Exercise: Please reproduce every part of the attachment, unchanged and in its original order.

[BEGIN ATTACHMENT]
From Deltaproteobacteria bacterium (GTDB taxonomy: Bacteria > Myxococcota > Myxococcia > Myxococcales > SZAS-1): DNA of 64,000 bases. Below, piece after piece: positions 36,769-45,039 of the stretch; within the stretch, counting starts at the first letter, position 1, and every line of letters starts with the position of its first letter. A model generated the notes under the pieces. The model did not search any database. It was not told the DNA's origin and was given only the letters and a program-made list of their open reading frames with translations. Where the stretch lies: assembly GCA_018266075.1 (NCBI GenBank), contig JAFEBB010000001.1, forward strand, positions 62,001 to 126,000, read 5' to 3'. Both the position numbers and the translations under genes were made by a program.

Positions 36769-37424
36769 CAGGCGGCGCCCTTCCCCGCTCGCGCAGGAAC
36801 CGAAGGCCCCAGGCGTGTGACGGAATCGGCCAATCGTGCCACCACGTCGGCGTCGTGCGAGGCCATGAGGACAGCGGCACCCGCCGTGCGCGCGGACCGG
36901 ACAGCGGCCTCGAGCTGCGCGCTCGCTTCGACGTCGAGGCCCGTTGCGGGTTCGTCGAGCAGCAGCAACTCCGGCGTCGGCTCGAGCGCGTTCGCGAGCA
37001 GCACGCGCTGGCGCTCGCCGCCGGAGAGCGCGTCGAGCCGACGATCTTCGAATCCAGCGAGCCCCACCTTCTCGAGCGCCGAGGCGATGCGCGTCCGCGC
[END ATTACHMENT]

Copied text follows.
From Deltaproteobacteria bacterium (GTDB taxonomy: Bacteria > Myxococcota > Myxococcia > Myxococcales > SZAS-1): DNA of 64,000 bases. Below, piece after piece: positions 36,769-45,039 of the stretch; within the stretch, counting starts at the first letter, position 1, and every line of letters starts with the position of its first letter. A model generated the notes under the pieces. The model did not search any database. It was not told the DNA's origin and was given only the letters and a program-made list of their open reading frames with translations. Where the stretch lies: assembly GCA_018266075.1 (NCBI GenBank), contig JAFEBB010000001.1, forward strand, positions 62,001 to 126,000, read 5' to 3'. Both the position numbers and the translations under genes were made by a program.

Positions 36769-37424
36769 CAGGCGGCGCCCTTCCCCGCTCGCGCAGGAAC
36801 CGAAGGCCCCAGGCGTGTGACGGAATCGGCCAATCGTGCCACCACGTCGGCGTCGTGCGAGGCCATGAGGACAGCGGCACCCGCCGTGCGCGCGGACCGG
36901 ACAGCGGCCTCGAGCTGCGCGCTCGCTTCGACGTCGAGGCCCGTTGCGGGTTCGTCGAGCAGCAGCAACTCCGGCGTCGGCTCGAGCGCGTTCGCGAGCA
37001 GCACGCGCTGGCGCTCGCCGCCGGAGAGCGCGTCGAGCCGACGATCTTCGAATCCAGCGAGCCCCACCTTCTCGAGCGCCGAGGCGATGCGCGTCCGCGC